I also began jamming with my friends with some frequency. It didn't matter what instrument combination we could come up with. We would all pile into a practice room and play. Sometimes it was over a chord progression like the blues and other times it was just free improvisation. The ability to express myself through different sounds, even when they were completely off the wall and unconventional, ended up helping all aspects of my tuba playing. All you have in free improvisation is your storytelling. There are no right notes or wrong notes. No in tune or out of tune. Just a story. And most students of classical music (like me) can learn a lot from that.
Probably the pinnacle musical experience of my undergraduate studies was the last tune on my senior recital. It was an arrangement of Bathtub Gin, a song by the band Phish, for trumpet, trombone and tuba. My dear friends John Butte, Ben Denne and myself had one simple plan. We had arranged the "head" to start the tune. We would then let the music go any direction it wanted to go and then we would bring it back around again to the head. We hadn't planned the length or anything else about it.
It ended up being 10 minutes long and it was BY FAR the audiences favorite part of the recital. Afterwards, my teacher Rex Martin was as excited about that piece as he had been about anything I had played for him in my almost four years at school. It was an amazing experience and a wonderful way to put a bow on my studies at Northwestern.
Next, I went to graduate school at Arizona State. Sam Pilafian, my teacher there, was already a very accomplished jazz tuba player and he wanted to get me exposed to it as well. His guitar and tuba duo, Travelin' Light, was one of my favorite bands ever. I think I literally wore out their first album. When I got to school Sam told me that I was playing in a Dixie band called the Dixie Devils. He didn't ask if I wanted to play in it. He just said I was. Even though I was terrified because I had never done anything like it I simply opened my mouth and the word "okay" popped out. What an experience it turned out to be!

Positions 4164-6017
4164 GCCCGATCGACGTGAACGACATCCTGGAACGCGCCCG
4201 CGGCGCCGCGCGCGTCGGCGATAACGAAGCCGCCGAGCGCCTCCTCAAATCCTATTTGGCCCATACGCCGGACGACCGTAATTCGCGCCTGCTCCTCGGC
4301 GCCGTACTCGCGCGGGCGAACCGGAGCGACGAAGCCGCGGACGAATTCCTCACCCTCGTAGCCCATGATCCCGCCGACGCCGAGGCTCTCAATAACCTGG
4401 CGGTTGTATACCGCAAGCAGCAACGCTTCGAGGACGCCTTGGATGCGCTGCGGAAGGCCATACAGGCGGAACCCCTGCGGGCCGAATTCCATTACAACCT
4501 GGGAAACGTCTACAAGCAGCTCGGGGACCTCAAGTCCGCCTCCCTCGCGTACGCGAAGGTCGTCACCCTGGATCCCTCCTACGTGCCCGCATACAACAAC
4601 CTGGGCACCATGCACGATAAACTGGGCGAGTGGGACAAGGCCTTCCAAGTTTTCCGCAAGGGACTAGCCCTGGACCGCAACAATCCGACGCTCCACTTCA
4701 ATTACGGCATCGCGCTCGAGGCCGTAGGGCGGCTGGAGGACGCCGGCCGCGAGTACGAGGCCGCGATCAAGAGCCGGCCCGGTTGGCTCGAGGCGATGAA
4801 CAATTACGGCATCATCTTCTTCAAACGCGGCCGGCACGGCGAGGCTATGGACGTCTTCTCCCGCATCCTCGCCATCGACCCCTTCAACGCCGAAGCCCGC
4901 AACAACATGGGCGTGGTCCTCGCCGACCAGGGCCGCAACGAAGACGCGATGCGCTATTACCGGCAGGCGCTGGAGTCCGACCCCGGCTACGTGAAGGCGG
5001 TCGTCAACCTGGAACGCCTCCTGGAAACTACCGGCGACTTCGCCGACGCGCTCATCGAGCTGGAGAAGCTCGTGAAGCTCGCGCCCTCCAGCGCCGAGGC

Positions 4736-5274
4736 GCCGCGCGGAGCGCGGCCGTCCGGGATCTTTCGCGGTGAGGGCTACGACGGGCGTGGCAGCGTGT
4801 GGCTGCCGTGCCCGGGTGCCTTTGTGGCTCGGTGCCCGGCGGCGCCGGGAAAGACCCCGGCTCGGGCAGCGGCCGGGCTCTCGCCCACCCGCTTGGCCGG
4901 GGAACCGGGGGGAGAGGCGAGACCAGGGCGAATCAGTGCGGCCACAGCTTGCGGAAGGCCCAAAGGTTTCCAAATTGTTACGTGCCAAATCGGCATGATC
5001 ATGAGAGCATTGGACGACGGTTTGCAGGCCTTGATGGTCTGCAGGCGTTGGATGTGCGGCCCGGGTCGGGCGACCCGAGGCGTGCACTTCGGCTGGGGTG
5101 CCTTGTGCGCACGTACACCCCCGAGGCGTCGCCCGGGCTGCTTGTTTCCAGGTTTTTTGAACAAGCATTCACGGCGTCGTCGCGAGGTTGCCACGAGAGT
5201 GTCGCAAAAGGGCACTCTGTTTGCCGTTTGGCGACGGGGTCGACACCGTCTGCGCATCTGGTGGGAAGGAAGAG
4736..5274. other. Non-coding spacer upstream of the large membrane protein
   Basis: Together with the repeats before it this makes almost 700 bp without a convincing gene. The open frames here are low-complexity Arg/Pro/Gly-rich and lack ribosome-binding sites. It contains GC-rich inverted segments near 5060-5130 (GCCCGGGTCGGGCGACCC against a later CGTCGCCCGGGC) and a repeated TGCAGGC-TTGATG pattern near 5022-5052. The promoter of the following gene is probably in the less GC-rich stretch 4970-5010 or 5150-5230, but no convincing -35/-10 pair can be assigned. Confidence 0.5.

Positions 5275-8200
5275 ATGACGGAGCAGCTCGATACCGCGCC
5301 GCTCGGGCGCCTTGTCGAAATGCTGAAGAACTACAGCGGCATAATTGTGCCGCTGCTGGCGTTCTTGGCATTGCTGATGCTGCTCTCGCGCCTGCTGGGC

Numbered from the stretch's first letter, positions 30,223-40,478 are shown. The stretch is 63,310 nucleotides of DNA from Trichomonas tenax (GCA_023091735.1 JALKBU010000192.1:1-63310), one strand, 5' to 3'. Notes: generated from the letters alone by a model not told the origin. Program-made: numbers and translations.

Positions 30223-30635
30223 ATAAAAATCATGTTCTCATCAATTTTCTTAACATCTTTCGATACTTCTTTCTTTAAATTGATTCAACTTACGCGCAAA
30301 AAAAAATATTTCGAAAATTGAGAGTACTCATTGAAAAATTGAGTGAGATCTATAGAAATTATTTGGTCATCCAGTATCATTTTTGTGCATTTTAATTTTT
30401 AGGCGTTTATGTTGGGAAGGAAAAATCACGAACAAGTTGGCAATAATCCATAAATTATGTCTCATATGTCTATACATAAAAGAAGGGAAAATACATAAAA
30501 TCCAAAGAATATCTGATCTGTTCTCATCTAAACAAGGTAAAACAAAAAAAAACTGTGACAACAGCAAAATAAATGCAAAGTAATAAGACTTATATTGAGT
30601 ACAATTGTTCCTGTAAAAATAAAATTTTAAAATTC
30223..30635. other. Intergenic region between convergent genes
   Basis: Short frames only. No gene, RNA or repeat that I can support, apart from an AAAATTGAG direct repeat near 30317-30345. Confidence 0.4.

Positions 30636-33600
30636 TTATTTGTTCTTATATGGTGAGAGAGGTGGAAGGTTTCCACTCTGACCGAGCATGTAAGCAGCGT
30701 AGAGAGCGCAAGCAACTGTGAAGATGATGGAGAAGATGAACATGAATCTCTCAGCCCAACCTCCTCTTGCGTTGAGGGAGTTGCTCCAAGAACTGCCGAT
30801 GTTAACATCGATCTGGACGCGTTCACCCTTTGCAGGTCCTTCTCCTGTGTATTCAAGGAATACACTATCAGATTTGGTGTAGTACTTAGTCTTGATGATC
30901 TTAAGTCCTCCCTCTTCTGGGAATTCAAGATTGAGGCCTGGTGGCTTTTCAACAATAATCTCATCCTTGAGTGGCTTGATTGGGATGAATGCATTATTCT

I was forced to read changes, navigate the road map of tunes (which would change on the fly!) and be ready for a tune to end in any of five different ways. There were hand signals at the end: stop on a dime, firehouse ending (four bars of tonic instead of one at the end), repeating a II-V turnaround. The first rehearsal required more 'thinking on my feet' than the previous 13 years of playing combined. I messed up a lot. And I played it right a lot. It was a very freeing experience to be forced to not know exactly how a tune was going to go.
It was also invaluable to be in an ensemble where I was BY FAR the greenest member. Everyone else was used to playing in jazz combos and other Dixie bands. The best and fastest way to learn as a musician is to surround yourself with people better and more experienced than you. I was forced to raise the bar constantly just to keep my head above water. I have never found a way to improve my musicianship on more levels and at a faster rate than by playing with the Dixie Devils. I wouldn't trade in that experience for the world.
You never know what direction your career will take and I sure am glad that I was prepared for that day in 2000 when Boston Brass called. And since Mike Roylance is both young and awesome, I don't think the Boston Symphony will be calling anytime soon. Luckily, I was prepared for my opportunity through preparation and being forced out of my musical comfort zone.